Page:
Video Production: Planning
How will I identify a topic and organize my ideas?
While some people start with words, others prefer to begin by creating images in their mind. Think about how you will combine still and moving images, words, and sounds to create an effective video project.
Still and Moving Images. How can the story be told visually?
- Setting. Finding the right location is critical to a video production. Seek out an authentic environment that matches the story. In other words, try not to make it look fake. Look for a place that is quiet for quality audio. Try to eliminate materials or people in the background that might be distracting.
- Props. From personal items and costumes to artifacts and science equipment, props can plan an important part in telling a story. Rather than these items becoming clutter in a scene, use close-up shots to focus attention on them.
- Expressions and Gestures. Many human emotions and thoughts can be conveyed through expressions and gestures without the need for words. Demonstrations can provide information and show how something works.
- Camera Movements. Moving the camera can focus the attention of the audience.
Shots. An establishing shot provides a wide view of the setting, while a medium show shows the subject and surroundings. Use a close-up to focus on the subject and an extreme close-up to isolate a particular element of the subject such as a hand or head.
Zoom In. Draw attention to the detail by starting with a wide shot and slowly moving in to a subject.
Zoom Out. Start close and zoom out to provide more information about the context such as the setting.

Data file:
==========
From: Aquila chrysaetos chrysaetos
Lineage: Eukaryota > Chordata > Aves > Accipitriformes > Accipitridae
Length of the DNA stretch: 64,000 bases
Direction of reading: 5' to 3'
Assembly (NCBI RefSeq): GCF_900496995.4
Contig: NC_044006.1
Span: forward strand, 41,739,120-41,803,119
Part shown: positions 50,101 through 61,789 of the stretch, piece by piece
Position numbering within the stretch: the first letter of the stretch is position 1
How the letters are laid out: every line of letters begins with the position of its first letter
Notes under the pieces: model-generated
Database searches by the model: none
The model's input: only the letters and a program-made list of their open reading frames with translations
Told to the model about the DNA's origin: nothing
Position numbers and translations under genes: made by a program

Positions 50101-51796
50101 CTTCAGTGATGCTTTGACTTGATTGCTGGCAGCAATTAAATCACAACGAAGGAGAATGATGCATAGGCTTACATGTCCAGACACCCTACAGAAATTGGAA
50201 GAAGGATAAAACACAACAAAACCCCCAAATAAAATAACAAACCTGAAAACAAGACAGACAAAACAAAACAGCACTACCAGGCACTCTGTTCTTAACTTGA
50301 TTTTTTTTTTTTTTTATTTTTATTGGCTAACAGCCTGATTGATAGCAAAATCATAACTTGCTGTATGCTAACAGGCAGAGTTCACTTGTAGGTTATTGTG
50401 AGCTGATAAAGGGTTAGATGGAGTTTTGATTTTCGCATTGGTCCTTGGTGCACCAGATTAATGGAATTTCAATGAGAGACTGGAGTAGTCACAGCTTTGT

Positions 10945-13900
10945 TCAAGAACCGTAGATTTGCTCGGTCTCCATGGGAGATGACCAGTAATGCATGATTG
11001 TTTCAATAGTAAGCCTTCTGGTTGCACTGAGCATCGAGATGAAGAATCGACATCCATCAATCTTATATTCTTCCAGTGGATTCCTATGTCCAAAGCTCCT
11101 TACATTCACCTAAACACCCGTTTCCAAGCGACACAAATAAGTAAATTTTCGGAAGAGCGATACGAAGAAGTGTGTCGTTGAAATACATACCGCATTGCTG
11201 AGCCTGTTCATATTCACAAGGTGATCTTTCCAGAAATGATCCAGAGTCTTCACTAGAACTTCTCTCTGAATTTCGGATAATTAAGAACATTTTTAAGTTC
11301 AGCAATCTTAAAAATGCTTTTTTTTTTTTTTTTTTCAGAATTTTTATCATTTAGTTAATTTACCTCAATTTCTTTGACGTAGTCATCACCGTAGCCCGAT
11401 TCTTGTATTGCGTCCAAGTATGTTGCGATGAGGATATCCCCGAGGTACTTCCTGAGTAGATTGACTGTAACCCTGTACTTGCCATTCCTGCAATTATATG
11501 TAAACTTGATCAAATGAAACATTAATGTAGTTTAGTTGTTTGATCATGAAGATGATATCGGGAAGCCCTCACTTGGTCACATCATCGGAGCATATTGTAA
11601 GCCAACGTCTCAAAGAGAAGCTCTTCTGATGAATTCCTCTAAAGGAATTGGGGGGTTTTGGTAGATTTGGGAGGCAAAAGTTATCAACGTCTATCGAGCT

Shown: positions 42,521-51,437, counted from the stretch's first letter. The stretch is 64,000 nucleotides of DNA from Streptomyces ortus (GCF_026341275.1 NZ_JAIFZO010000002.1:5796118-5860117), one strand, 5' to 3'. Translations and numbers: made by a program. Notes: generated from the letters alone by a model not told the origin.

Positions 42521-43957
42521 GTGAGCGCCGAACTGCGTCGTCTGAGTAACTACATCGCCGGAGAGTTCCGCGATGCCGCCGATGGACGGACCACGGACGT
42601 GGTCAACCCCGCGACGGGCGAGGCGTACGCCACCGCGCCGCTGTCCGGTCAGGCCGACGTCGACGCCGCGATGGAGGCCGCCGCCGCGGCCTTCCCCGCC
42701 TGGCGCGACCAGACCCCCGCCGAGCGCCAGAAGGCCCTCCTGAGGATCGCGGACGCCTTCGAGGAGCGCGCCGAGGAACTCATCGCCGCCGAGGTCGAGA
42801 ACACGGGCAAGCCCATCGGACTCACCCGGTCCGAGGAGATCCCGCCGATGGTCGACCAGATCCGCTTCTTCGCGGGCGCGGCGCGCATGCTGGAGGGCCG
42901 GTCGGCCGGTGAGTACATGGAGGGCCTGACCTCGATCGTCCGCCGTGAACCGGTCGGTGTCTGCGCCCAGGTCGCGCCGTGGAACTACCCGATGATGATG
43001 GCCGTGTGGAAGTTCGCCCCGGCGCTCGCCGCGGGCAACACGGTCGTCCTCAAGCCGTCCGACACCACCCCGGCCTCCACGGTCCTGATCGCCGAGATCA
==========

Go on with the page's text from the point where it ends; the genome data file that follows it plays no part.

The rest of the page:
Pan. Move the camera up and down or side to side to provide a feeling of size or importance.
Words. What words will best convey or reinforce the central message?
- Narration. Use narration to share background information, anticipate a scene, or interpret the action. Use the words to add detail to what the audience sees. Remember to practice reading the narrative aloud. In some cases, pauses will need to be added or words may need to be changed to work with the images.
- Dialog. Use dialog to move along the story, show conflict, or express feelings. People can pose questions or use words that cause the audience to wonder about a topic. An interview is a great approach to gain information about a person's life and experiences.
- Screen Text. Sometimes it's useful to provide statistics, key words, or phrases during a video production. Be sure this text contributes rather than distracting from the visual aspects. Consider the age of the audience and the purpose of the production.
Sounds. How do voices, sounds effects, and music contribute to the story?
- Voices. The tone, speed, and pitch of a human voice convey emotion and can dramatically alter a story.
- Sounds Effects. Consider how sounds such as thunder, a door squeaking, or the crying of a baby might contribute to a story line. Eliminate sounds that distract or don't serve a specific purpose.
- Music. Seek music that conveys the emotion of the story such as excitement or fear.
For primary teachers, use Video Project Masters (PDF) for student roles.
Read Seven Steps to Create a DigiTales Story by Bernajean Porter.
- What roles will the actors be playing? Will there be a narrator?
- What location will you use for your movie? What makes it a good location?
- What props will you need for your movie? How will they be used in in the film?
- What costumes will actors be wearing? How does this contribute to the film?
Consider both individual and group responsibilities.
Use tools for scripting and/or storyboarding.
- DigiDif Storyboard: Great online tool for building a storyboard.
- Kid's Video Scripting: Great website tracing the process of creating a video.
- Making Movie Storyboards Lesson
- Roller Mache: Step-by-step creating a story and storyboard.
- Scene Action/Storyboard Assignment
- Storyboard Blog: Lots of ideas
- Storyboard Depot
- Storymaking Files from DigiTales
- Storyboarding from Berkeley
- Storyboard Generator
- Storyboard Reproducibles: PDF, DOC
- Script Examples: 1, 2, 3, 4, more (use different colors to show different student work)
- Storyboard Example
- Video Production in the Curriculum
Read my web-based article Planning a Video.